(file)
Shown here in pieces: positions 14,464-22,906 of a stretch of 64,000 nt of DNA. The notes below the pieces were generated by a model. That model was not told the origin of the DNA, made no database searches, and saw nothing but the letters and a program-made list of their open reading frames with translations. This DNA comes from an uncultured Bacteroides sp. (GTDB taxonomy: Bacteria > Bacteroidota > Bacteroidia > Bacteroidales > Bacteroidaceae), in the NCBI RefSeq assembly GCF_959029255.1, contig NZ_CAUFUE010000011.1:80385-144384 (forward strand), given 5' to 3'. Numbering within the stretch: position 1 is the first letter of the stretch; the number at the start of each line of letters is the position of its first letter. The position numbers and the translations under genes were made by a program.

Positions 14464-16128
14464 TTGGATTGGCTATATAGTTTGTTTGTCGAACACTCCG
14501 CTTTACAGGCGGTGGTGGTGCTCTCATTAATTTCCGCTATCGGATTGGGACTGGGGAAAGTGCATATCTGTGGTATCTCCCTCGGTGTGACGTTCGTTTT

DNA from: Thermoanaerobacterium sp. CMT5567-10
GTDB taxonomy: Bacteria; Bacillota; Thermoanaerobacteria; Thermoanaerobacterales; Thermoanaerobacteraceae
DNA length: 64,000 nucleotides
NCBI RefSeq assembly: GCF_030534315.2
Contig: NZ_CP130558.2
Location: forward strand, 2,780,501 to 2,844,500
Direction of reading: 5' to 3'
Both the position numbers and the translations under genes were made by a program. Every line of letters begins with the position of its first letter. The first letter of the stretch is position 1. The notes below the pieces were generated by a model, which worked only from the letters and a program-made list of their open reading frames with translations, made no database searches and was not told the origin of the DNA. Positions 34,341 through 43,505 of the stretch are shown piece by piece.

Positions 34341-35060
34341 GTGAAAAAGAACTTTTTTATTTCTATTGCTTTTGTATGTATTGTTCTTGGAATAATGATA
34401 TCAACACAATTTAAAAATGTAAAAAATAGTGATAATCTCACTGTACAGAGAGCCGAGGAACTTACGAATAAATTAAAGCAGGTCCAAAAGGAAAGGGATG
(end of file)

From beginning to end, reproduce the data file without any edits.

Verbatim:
Shown here in pieces: positions 14,464-22,906 of a stretch of 64,000 nt of DNA. The notes below the pieces were generated by a model. That model was not told the origin of the DNA, made no database searches, and saw nothing but the letters and a program-made list of their open reading frames with translations. This DNA comes from an uncultured Bacteroides sp. (GTDB taxonomy: Bacteria > Bacteroidota > Bacteroidia > Bacteroidales > Bacteroidaceae), in the NCBI RefSeq assembly GCF_959029255.1, contig NZ_CAUFUE010000011.1:80385-144384 (forward strand), given 5' to 3'. Numbering within the stretch: position 1 is the first letter of the stretch; the number at the start of each line of letters is the position of its first letter. The position numbers and the translations under genes were made by a program.

Positions 14464-16128
14464 TTGGATTGGCTATATAGTTTGTTTGTCGAACACTCCG
14501 CTTTACAGGCGGTGGTGGTGCTCTCATTAATTTCCGCTATCGGATTGGGACTGGGGAAAGTGCATATCTGTGGTATCTCCCTCGGTGTGACGTTCGTTTT

DNA from: Thermoanaerobacterium sp. CMT5567-10
GTDB taxonomy: Bacteria; Bacillota; Thermoanaerobacteria; Thermoanaerobacterales; Thermoanaerobacteraceae
DNA length: 64,000 nucleotides
NCBI RefSeq assembly: GCF_030534315.2
Contig: NZ_CP130558.2
Location: forward strand, 2,780,501 to 2,844,500
Direction of reading: 5' to 3'
Both the position numbers and the translations under genes were made by a program. Every line of letters begins with the position of its first letter. The first letter of the stretch is position 1. The notes below the pieces were generated by a model, which worked only from the letters and a program-made list of their open reading frames with translations, made no database searches and was not told the origin of the DNA. Positions 34,341 through 43,505 of the stretch are shown piece by piece.

Positions 34341-35060
34341 GTGAAAAAGAACTTTTTTATTTCTATTGCTTTTGTATGTATTGTTCTTGGAATAATGATA
34401 TCAACACAATTTAAAAATGTAAAAAATAGTGATAATCTCACTGTACAGAGAGCCGAGGAACTTACGAATAAATTAAAGCAGGTCCAAAAGGAAAGGGATG